For the holding of tea ceremonies, the Museum offers the tea rooms Shoutou-an and San-u-tei and a koshikake-machiai (waiting bench). These are historical buildings that have been reassembled at the Museum.
This building was constructed in the late Edo period by Maeda Nariyasu (1811-1884), the 12th lord of the Kaga Domain, as the sitting room of his retirement villa, Fuyuen. It came to be called the “Red Room” because of the bengala (red iron oxide made by baking earth) that was painted on its posts and beams. After being moved to Kamakura and reassembled as a detached residence, it was later renovated as a freestanding tea room of the Sukiya style and named Shoutou-an by Maeda Toshinari (1885-1942), the 16th head of the Maeda Clan, in 1936. After being brought to Kanazawa City and reassembled in 1979, it was acquired by Kanazawa City. Shoutou-an is a valuable historical building that transmits the architectural tastes of the late Edo Period. In reassembling it at the Museum, effort has been made to maintain its atmosphere as such, and a mizuya (“preparation room”) and ryurei-seki (room for performing the tea ceremony using chairs) have been added.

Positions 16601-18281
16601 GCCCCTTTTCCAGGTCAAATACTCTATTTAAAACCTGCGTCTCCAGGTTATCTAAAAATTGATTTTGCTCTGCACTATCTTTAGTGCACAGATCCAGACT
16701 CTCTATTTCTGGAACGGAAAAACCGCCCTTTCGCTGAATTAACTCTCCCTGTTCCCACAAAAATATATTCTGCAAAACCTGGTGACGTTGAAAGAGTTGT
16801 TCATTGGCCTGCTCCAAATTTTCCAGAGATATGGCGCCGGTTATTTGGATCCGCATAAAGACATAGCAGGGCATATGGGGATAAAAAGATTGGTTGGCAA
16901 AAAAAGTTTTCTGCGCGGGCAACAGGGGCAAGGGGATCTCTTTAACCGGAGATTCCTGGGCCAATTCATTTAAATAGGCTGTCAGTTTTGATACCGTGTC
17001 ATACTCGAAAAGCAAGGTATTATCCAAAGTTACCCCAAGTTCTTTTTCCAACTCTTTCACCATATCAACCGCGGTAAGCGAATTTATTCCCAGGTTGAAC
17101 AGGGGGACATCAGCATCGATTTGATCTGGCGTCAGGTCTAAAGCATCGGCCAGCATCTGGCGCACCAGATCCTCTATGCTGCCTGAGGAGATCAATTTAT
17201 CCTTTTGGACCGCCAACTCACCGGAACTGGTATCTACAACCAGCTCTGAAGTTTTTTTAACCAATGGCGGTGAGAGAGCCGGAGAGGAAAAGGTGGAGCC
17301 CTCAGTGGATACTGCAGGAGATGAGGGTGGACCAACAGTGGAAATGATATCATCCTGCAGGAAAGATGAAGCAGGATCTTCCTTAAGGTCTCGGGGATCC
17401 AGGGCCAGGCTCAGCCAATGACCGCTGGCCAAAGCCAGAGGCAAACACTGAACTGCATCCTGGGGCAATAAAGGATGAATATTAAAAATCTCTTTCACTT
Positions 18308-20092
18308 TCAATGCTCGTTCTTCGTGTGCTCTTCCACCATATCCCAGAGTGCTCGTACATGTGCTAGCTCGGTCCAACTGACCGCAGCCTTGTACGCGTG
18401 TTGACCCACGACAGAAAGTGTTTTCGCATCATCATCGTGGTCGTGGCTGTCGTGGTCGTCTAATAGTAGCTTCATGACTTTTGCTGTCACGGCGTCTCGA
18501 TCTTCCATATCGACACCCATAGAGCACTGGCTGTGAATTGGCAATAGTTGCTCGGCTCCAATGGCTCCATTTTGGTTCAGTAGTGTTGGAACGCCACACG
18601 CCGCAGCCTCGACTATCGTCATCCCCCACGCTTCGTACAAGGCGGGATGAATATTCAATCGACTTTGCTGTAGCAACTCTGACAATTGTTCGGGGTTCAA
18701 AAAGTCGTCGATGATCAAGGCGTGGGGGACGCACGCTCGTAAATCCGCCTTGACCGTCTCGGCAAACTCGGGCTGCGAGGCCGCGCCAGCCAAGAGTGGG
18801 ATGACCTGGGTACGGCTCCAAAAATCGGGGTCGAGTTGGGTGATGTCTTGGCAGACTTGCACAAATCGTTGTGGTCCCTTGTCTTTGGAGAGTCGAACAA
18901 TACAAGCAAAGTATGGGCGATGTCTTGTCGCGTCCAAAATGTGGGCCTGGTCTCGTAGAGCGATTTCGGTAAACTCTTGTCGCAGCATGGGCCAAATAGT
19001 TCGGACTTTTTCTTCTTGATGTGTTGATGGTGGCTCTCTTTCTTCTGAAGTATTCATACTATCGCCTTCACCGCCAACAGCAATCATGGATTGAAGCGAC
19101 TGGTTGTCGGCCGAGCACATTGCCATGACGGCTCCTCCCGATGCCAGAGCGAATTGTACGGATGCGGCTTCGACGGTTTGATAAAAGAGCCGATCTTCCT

San-u-tei and Koshikake-machiai (Waiting Bench)
This tea room was brought from Takaoka City to Honda-machi in Kanazawa City and reassembled here in 1951, where it was used at the residence of Yoji Naoyama, the president of an industrial machinery production company. The koshikake-machiai adjoining it is believed to have been moved to the same location from the main residence of the House of Cho, one of the Eight Houses of the Kaga Domain. Built in the Soan (thatched hut) style and situated among trees in Kanazawa’s lushly wooded Honda district, the tea room was long known as Yama no Ocha-shitsu (“Mountain Tea Room”). Since its reassembly at the Museum, it has been named San-u-tei (“Mountain Cottage”) in consideration of this fact. It was gifted to Kanazawa City in 2002. In its reassembly, extreme effort has gone into restoring it using its original parts and repairing only the damaged portions, so as not to harm the building’s mood and historical value.